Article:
Putting that confusion to one side, stock.xchng has nearly 400,000 free stock images (and growing) available at the time of writing. If you are looking for that stock image “look”, or if searches of the above resources have borne no fruit (which is a rarity in my experience), this is a great option.
The above four sites should have you well-served in terms of finding images for your blog. They certainly do the job for me.
But finding the right image is just the first step. You also need to edit them to suit your requirements and blog design. Furthermore, you may be taking your own screenshots, which will require some editing software to work with.
Let me say something clear up front – I am not a talented graphic artist (or a graphic artist at all, for that matter). But in spite of that, I get along well with the following three tools – they’re all I need.
I have a Mac, so I use Preview, but PC users are equally well-served by Paint. Both programs are supplied as standard with their respective platforms. I do the vast majority of my image editing work with Preview, because most of the time, you only need basic image editing capabilities.
Preview and Paint are actually rather beneficial in having limited functionality, because it makes editing images all the more easy. If I want to resize or crop an image, I just fire up Preview and get the job done with a few simple clicks. I even use it in images where I might combine graphics in a simplistic manner (which I did for the image you see to the right).
When it comes to taking and editing screenshots, Skitch is a great free solution. It allows you to select and take snapshots of certain parts of your screen, and then add simple graphics and text.
I use Skitch all the time – you can find examples of its usage in Monday’s post on ManageWP’s groups feature. It is highly intuitive and deliberately simplistic – perhaps to a fault. If it had just one more simple feature, I wouldn’t have any cause to use the next program.
An unusual name, I know – GIMP stands for “GNU Image Manipulation Program”.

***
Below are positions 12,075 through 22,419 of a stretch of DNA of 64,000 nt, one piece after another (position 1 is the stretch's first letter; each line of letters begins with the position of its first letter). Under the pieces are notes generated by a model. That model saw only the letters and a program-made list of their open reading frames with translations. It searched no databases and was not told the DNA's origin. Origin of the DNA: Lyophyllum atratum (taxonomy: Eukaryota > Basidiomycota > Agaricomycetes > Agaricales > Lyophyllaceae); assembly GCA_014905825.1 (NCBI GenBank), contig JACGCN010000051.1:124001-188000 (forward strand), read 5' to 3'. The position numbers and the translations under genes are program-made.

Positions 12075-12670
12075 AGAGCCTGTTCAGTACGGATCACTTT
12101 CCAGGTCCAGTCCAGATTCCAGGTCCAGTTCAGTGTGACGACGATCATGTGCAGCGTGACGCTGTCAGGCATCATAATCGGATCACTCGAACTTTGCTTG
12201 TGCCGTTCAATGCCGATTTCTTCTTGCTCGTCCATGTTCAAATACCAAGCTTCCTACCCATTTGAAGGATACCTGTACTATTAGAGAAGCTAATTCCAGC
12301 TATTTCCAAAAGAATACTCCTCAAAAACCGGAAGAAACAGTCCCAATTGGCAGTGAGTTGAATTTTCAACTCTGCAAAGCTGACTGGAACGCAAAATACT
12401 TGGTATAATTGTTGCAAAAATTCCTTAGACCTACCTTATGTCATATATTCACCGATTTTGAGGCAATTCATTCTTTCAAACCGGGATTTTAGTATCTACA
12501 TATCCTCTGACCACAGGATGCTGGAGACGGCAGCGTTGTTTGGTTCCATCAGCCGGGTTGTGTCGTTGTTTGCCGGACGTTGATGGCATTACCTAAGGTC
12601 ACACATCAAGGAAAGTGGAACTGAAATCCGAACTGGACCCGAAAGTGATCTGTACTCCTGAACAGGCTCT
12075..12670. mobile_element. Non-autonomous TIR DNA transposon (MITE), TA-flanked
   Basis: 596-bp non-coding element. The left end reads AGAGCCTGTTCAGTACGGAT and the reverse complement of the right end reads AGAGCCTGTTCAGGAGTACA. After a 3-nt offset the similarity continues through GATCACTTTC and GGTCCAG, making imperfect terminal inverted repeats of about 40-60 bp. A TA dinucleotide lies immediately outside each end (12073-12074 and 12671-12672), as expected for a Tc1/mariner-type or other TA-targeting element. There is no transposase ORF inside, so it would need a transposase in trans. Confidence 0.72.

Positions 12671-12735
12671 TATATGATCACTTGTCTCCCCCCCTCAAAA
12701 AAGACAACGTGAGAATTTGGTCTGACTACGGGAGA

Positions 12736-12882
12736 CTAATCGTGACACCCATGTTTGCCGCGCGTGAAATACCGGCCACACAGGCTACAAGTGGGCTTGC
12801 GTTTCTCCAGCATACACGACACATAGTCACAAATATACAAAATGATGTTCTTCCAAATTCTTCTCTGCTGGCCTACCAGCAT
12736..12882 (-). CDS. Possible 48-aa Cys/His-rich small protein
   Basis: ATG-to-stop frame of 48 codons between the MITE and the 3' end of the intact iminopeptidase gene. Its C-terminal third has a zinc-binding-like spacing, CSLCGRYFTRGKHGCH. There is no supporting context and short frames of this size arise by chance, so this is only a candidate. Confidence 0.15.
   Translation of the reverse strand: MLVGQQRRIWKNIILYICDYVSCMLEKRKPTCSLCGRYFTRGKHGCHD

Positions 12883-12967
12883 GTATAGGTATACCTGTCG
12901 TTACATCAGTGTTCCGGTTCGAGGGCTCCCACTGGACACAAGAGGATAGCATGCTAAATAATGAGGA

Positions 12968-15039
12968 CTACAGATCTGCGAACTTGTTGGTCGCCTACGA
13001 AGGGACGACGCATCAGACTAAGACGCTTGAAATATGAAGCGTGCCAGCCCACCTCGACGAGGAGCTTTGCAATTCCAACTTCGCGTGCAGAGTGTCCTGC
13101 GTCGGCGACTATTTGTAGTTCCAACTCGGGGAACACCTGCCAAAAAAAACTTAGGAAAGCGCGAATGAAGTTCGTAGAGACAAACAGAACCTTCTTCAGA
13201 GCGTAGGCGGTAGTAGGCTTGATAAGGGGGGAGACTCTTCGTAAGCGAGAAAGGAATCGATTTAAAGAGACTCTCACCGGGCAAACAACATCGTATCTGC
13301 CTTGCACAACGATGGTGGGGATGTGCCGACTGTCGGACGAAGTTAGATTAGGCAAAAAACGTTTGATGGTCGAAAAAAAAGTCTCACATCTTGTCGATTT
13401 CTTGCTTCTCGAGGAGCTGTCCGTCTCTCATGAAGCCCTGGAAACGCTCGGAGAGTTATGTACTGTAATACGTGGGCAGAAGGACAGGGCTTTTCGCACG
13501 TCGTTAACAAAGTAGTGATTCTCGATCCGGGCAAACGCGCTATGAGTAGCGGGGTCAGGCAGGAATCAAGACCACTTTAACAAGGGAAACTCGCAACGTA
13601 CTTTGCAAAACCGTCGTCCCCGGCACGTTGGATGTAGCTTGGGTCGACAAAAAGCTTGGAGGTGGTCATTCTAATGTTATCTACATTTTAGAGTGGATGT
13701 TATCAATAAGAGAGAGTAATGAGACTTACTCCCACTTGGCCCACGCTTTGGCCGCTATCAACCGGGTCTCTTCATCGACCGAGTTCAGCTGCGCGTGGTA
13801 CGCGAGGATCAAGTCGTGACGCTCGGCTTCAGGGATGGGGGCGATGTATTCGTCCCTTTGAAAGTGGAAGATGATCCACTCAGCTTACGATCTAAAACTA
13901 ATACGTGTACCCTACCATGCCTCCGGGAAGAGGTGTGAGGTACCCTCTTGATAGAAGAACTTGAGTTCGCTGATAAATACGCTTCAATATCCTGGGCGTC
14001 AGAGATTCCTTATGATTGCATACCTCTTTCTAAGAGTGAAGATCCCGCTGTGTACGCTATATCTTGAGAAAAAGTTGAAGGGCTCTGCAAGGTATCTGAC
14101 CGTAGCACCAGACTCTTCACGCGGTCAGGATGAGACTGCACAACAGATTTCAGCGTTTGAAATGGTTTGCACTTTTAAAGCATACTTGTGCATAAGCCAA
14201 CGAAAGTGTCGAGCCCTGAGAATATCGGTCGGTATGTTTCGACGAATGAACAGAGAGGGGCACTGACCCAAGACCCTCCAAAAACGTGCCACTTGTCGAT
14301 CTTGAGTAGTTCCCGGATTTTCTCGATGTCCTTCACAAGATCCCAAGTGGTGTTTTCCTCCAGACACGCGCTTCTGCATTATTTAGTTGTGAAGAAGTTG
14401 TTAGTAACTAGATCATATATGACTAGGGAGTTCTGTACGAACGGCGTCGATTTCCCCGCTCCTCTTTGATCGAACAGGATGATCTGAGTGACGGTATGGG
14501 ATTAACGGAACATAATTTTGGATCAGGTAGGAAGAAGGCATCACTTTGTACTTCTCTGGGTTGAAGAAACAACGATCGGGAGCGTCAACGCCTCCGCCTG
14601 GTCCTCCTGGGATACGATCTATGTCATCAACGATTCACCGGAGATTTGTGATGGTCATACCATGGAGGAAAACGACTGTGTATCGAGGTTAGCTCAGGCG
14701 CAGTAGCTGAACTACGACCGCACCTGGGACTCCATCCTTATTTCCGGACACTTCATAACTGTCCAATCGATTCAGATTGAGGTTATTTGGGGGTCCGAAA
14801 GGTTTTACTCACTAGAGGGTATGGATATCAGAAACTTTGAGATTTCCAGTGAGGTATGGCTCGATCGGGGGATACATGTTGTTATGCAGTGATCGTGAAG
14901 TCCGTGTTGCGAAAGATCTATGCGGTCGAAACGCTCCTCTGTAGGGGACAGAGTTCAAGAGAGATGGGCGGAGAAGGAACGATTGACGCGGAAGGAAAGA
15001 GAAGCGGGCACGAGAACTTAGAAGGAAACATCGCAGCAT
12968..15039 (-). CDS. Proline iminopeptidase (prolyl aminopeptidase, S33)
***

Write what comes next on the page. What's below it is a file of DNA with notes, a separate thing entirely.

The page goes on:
It is an extremely powerful graphics editing package that offers many of the features that can be found in extremely costly programs such as Photoshop. I typically use it for just one purpose – blurring out particular parts of screenshots that I do not want to be revealed. Examples of this can again be found on the ManageWP groups feature post.
However, GIMP has an enormous variety of applications – if you have a requirement in terms of image editing, it probably provides the functionality. Unfortunately it is not particularly intuitive (especially if you are not a graphic designer by trade), but you can hardly complain, given the price tag.
Plenty More Fish in the Sea
There are a lot of resources and tools in the past that I have tested that I do not use on an ongoing basis. Typically, they are simply not as good as the items listed above, or just aren’t quite ready for everyday usage.
What you find above is all that I use – nothing more, nothing less. However, you may well use something that you consider to be better than something above. Perhaps you have found a tool that offers additional functionality, or a resource that grants you access to a huge collection of high quality images not available above. If so, please make your recommendations in the comments section!
Creative Commons image courtesy of Hamed Saber